Social networks may be crucial for the survival and success of individuals that live in groups. Being connected to others may help an individual to access food, avoid predation, disease and parasites, and reproduce fruitfully. The ecological and evolutionary importance of network structure has been recognized for a long time, although the reasons that network structures vary within and between species have not been investigated in depth.
For decades, researchers on Cayo Santiago, an island off the southeastern coast of Puerto Rico, have been studying rhesus macaques (Macaca mulatta), that were introduced from India in 1938. These primates are given supplemental food and water, and are monitored by staff of the Caribbean Primate Research Center (CPRC) on a daily basis to record births, deaths and behavioral patterns.
The macaques are highly social and live in matrilineal kin groups, of which there are 19 on the island. Females groom one another as a way of social bonding, and this can also be used as a measure of connectedness. Previous research has shown that the social networks of older females change as they age, with more mature females prioritizing relationships with their closer partners and kin, while reducing their contact with less favored females. These older females do not spend any less time grooming others, or being groomed themselves, but they do focus their attentions on a smaller circle of partners.
In a new study, led by scientists from the University of Exeter, the same groups of macaques were investigated to find out whether this change in social connectedness of older females has any effect on the cohesion and structure of the social network as a whole. The researchers stress that older people also tend to reduce the number of social relationships they have with others, and focus their attention and effort on close friends and family. The effect that this has on human society has also not been investigated.
“For both humans and macaques, focusing on close friends and family in later life may bring a variety of benefits,” said Dr Erin Siracusa, from Exeter’s Centre for Research in Animal Behavior. “Our study aimed to find out what knock-on effect these individual age-related changes have for how well connected a society is overall.”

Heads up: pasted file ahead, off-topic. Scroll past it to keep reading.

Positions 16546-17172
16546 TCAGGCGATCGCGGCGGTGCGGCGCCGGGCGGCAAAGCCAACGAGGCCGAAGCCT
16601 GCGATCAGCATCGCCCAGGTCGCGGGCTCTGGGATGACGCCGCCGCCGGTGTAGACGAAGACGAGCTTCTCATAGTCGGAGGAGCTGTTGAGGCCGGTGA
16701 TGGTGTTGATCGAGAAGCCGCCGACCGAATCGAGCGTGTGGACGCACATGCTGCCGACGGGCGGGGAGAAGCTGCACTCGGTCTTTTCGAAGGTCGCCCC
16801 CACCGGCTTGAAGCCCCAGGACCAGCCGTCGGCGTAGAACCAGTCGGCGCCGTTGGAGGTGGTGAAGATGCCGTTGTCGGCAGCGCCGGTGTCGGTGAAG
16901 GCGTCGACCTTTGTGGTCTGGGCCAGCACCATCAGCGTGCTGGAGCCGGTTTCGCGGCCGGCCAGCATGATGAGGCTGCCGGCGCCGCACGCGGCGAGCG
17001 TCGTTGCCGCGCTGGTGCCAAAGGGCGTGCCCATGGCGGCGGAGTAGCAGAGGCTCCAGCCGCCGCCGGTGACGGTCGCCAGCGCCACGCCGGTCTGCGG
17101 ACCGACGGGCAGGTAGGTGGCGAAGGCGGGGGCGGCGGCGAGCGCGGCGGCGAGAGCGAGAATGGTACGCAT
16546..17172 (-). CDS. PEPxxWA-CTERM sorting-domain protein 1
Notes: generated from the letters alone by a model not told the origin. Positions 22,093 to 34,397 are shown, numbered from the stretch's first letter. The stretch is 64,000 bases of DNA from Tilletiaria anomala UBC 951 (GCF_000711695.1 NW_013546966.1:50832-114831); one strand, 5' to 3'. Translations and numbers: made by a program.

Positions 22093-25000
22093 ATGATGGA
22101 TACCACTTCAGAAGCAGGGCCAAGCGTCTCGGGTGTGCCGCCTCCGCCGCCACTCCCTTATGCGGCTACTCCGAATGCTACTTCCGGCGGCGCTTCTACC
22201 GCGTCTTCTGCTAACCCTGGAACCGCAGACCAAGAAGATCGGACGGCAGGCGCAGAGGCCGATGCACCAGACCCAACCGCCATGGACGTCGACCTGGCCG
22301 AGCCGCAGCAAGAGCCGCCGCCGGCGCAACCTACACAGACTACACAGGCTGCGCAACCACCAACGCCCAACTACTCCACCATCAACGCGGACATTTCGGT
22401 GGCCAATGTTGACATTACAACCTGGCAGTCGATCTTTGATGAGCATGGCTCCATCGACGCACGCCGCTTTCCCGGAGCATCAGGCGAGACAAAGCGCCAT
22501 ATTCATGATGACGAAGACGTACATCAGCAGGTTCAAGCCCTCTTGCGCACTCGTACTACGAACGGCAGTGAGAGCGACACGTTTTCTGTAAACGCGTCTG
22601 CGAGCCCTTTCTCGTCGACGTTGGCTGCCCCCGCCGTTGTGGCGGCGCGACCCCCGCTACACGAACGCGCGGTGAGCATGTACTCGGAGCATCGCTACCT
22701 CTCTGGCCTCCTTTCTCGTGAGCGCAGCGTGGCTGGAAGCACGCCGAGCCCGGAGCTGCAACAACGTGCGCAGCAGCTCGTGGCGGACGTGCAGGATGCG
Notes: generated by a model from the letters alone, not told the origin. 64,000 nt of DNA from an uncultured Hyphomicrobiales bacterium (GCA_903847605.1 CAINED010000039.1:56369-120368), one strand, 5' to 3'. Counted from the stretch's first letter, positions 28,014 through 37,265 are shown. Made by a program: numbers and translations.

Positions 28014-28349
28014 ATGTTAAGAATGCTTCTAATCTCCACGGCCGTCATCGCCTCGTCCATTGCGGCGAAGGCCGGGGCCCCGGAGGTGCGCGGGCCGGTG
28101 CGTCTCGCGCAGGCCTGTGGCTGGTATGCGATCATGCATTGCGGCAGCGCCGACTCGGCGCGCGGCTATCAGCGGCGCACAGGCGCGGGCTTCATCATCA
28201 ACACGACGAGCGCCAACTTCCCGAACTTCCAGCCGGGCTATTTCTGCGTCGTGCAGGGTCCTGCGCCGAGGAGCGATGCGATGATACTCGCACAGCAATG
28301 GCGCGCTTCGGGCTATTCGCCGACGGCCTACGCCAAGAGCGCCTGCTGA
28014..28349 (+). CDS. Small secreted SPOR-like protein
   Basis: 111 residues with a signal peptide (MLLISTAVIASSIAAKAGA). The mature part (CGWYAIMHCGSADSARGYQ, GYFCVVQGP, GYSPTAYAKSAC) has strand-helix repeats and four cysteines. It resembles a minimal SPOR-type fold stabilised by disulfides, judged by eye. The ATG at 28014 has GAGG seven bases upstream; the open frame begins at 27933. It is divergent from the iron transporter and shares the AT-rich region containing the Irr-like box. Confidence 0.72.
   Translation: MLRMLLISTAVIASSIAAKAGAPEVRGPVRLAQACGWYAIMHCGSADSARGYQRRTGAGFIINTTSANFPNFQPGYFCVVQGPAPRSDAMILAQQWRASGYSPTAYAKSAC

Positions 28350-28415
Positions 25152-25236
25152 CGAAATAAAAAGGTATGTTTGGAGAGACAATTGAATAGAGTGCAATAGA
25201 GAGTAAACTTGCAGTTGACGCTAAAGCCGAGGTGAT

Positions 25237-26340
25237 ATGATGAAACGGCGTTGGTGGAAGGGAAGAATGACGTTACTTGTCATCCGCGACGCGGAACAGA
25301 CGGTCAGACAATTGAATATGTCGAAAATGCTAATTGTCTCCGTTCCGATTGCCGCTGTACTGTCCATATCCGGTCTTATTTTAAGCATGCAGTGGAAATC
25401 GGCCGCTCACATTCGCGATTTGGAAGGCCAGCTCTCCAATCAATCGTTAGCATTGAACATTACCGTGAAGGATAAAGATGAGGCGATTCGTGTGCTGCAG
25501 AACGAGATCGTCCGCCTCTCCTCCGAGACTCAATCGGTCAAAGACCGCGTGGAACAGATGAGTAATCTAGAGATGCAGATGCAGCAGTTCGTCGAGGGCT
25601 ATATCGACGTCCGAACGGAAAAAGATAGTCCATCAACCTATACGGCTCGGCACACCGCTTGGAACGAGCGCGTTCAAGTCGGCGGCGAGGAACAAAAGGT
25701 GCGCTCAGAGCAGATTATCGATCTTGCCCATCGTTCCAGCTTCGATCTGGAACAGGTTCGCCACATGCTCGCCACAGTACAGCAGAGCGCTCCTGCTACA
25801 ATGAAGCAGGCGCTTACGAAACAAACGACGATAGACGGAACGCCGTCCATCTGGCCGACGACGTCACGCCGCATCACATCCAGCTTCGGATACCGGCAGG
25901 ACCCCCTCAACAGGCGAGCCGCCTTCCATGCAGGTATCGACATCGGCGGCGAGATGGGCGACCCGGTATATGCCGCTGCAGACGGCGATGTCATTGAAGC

“We had information on six monkey groups collected over eight years, and representing, in total, 19 social networks,” she explained.
The 19 social networks contained differing proportions of old females (over 18 years of age), although none had more than 20 percent. The researchers hypothesized that networks with a greater proportion of old individuals would be more sparsely connected due to the older animals having fewer social partners (ie., the presence of more old females would have an effect on the overall structure of the network).
“The first thing we found is that that older female macaques are poor influencers,” said Siracusa. “By having fewer friends, older females are less able to transmit knowledge and experience outside their immediate social circles.”
However, the researchers did not find any differences between the structure of networks containing a greater proportion of old females and those containing a greater number of young adults. This was despite the fact that the older females have reduced social networks.
The team proposed that, since no more than 20 percent of monkeys were old in any given group that was studied, it was possible that this was too few individuals to affect the overall network structure. They decided to use a computer model to simulate the possible effects if a greater proportion of the network was made up of old individuals, and also if the old monkeys were even older than 18 years of age.
By modeling age-based differences in two interaction patterns (number of social partners and the tendency to link with kin) using data collected in the field, the researchers found that the age composition of a group can have important consequences for its cohesiveness and connectedness. Interestingly, these effects did not necessarily scale in the linear manner that might be expected in response to a linear increase in proportion of old individuals in the network.
“We found really substantial consequences for network structure, which could affect useful things like information transmission and cooperation, and could also limit the spread of disease,” said Professor Lauren Brent, also from the University of Exeter.
“In humans, population aging is poised to be one of the most significant social transformations of the 21st Century. Our findings suggest this could have far-reaching effects on the structure of our societies and the way they function.”
With the global human population of over-60s expected to double by 2050, the findings suggest social structures, cohesion and connectedness could all change significantly.
The findings, published in the Philosophical Transactions of the Royal Society B, Biological Sciences, also indicate that any animal group containing disproportionately large numbers of old, or large numbers of young individuals, is likely to experience a shift in the social network structure. This is because young and old individuals differ in the level of their social activities.
For example, the removal of older individuals through trophy hunting could alter important processes in the remaining group, such as communication, cooperation and access to resource-related knowledge. Younger individuals may also be more aggressive and less socially cohesive, which could have repercussions for network connectivity and structure.
“Consequently, through its effects on network structure, shifting age demography may have broader implications than previously appreciated for group dynamics and persistence, and thus warrants further research,” concluded the study authors.
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